The workout plan is also broken down into cycles. In cycle one you’ll focus on HIIT training, but unless you’re someone that really enjoys doing fairly intense cardio on a regular basis I feel like you could get bored of it pretty quick – Long before the month is up.
Cycle two begins to introduce strength training to shape your physique and up your muscle mass (which of course will help you burn more fat). Cycle three is all about sustaining the results you’ve created over the last two months and carrying them with you for the rest of your lifetime.
So… What’s The Problem?
There’s nothing actually wrong with anything in this plan. My problems are:
- It’s only tailored for three months (I’m sure that maybe you have access to the menu plans after that – or at the very least you could print them out before your time is up – but I bet that email support drops after that).
- It’s costly. You’re probably already going to have to pay for foods that you don’t usually keep in your house, and although he does say that he’ll cater to allergies and illness, the ingredients will have to be used as stated (otherwise it’s not ‘his plan’ etc.).
- He asks for pictures and measurements in addition to the ‘lifestyle questionnaire’ he has you fill out when you sign up. Measurements I can understand, but pictures? He claims that they’ll remain confidential unless you give permission for sharing, but in today’s world you can just never be sure. This could definitely be a problem if you’re a private person like I am.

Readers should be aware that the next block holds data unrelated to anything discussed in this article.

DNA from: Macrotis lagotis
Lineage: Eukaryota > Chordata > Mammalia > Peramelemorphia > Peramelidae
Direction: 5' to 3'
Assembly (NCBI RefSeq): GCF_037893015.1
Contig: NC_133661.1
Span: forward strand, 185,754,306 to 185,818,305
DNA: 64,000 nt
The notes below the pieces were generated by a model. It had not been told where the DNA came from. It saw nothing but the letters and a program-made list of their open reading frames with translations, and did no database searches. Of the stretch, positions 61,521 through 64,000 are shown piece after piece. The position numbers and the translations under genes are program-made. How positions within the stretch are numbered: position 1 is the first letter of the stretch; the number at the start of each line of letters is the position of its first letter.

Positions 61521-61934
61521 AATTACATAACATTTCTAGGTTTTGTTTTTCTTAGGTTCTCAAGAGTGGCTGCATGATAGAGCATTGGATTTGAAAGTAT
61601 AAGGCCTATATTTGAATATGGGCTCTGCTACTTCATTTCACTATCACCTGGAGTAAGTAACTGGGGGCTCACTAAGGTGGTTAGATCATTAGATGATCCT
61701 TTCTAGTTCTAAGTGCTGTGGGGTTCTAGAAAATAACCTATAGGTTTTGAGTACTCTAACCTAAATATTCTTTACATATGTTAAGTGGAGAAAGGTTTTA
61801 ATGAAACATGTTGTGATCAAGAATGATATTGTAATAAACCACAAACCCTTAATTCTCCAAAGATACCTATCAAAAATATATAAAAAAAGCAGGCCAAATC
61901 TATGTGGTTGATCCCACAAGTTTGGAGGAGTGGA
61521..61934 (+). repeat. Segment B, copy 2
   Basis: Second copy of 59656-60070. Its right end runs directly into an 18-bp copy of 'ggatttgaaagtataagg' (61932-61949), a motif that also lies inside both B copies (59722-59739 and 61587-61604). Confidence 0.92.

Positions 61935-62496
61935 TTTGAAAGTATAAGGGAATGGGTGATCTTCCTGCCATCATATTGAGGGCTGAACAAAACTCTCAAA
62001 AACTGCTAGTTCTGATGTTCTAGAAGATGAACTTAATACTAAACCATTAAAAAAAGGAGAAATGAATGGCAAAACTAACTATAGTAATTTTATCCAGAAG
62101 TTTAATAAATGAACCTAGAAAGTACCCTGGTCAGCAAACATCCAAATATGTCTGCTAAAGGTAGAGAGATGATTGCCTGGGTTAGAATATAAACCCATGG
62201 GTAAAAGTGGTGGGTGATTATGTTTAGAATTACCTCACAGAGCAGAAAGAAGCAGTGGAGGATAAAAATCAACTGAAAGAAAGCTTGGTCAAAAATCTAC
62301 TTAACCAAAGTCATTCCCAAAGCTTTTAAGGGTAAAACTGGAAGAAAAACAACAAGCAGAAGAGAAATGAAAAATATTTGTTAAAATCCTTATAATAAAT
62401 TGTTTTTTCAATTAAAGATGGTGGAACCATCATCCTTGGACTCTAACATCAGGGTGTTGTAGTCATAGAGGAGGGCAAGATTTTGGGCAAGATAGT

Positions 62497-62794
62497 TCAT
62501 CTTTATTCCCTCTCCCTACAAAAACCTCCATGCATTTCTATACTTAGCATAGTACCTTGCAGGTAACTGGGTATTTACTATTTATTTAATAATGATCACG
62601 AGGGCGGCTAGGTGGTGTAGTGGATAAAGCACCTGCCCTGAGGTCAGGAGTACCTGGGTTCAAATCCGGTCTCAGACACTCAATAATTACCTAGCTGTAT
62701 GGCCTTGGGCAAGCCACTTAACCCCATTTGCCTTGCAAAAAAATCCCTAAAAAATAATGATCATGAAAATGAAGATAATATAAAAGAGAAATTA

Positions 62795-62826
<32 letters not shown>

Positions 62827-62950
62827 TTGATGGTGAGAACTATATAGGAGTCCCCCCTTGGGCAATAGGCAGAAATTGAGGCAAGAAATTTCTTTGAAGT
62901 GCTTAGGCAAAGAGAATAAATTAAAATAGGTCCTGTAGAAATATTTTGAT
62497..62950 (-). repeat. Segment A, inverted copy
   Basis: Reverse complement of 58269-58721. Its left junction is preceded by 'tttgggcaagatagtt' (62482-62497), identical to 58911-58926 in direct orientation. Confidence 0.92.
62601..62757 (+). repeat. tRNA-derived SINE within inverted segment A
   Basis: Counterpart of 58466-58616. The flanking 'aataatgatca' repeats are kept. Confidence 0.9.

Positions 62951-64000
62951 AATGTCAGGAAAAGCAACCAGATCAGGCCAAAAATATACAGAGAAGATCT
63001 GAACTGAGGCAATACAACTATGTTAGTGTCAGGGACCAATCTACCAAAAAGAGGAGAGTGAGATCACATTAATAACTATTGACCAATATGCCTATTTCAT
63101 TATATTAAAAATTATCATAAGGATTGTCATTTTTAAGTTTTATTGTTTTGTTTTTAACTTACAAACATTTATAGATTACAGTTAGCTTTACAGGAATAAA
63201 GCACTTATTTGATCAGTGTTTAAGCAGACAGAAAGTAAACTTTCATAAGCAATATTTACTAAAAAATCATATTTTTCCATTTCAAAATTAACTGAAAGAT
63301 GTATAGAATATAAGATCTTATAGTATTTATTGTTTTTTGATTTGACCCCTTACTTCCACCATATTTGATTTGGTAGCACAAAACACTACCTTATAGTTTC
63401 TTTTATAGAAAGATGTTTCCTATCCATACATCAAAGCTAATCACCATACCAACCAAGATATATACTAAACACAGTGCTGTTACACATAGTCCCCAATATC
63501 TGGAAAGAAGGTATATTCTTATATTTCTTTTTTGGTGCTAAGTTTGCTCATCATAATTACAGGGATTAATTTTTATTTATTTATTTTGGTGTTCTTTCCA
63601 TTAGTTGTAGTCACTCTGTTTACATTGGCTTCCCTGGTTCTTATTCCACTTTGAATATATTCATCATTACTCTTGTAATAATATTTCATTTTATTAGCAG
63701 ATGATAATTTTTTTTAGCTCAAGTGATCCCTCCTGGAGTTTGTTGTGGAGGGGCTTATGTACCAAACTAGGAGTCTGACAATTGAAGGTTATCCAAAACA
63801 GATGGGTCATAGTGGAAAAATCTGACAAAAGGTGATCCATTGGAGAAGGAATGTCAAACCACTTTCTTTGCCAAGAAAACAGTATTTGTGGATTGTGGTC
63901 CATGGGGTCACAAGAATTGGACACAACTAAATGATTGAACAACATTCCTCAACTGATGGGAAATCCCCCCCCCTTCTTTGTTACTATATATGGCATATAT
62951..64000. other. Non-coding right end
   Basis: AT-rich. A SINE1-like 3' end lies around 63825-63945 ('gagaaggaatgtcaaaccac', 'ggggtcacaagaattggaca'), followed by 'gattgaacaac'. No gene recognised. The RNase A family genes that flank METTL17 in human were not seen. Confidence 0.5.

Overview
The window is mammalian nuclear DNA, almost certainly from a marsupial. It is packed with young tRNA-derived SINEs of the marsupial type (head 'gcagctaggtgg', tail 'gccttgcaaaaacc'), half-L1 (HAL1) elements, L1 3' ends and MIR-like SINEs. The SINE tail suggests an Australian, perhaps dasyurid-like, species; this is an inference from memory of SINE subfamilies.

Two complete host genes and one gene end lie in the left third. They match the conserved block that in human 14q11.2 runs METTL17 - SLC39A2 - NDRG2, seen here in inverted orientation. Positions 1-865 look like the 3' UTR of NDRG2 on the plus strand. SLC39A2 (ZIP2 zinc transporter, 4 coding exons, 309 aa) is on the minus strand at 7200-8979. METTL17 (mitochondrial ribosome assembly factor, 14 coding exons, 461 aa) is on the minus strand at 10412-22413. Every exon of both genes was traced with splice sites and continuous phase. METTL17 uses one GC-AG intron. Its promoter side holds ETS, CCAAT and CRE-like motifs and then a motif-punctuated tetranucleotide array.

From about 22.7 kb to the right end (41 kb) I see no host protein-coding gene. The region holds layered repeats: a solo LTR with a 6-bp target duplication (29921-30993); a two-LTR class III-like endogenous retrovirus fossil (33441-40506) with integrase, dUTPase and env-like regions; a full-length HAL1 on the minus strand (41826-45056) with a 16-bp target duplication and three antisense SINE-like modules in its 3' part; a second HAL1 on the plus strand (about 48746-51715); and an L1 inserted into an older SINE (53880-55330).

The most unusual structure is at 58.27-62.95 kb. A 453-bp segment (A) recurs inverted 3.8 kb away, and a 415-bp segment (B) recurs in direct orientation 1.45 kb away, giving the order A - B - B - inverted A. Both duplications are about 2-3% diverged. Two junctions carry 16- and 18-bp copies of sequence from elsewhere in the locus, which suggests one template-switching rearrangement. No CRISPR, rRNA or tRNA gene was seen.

- He alters your caloric intake based on your progress. This isn’t so bad (which is why it’s the last on the list) but it does have the potential to be dangerous. He’s not a doctor, and he never actually sees you (aside from the pictures you send him, of course).
Is It Safe?
I think this one really depends on who you are and how well you know your body. From what I can see, the nutritional and workout plans are absolutely fine and sustainable for the average person (and although a nutritional coach isn’t a nutritionist, most of them aren’t stupid either).
I would say that if you decide that you’re going to try out this plan, you’re really going to need to listen to your body (After all, it knows you better than anyone else does!). If something doesn’t feel right, it’s probably not.
Please see your doctor before starting any diet to ensure that you’re in good health.
Does It Work?
There are some people out there that need some help when it comes to being guided in the right direction diet-wise. For those people, having the support of someone that has an idea of what they’re doing can be great! But everything he’s charging for is already available for free (mostly, anyway), and there are a ton of meal planning charts that can do the same thing as his nutritional plan does.
Nothing will ever replace clean eating and an active lifestyle, no matter how much popular it is.
I’m likely starting to sound like a broken record by now, but I think diets are just the starting point (although optional) on the path to long-term weight loss. If you’re new to the whole healthy eating thing and need a little guidance, by all means try out this diet (or any of the other ones we’ve reviewed for that matter). Educate yourself as much as you can, and then ultimately strive to just live better. Happiness will follow shortly thereafter.
Have you tried out the SSS Plan or a similar type? What were your expectations before starting? Did you see results? Let us know all about it in the comments section below – We always love hearing our reader’s firsthand experiences!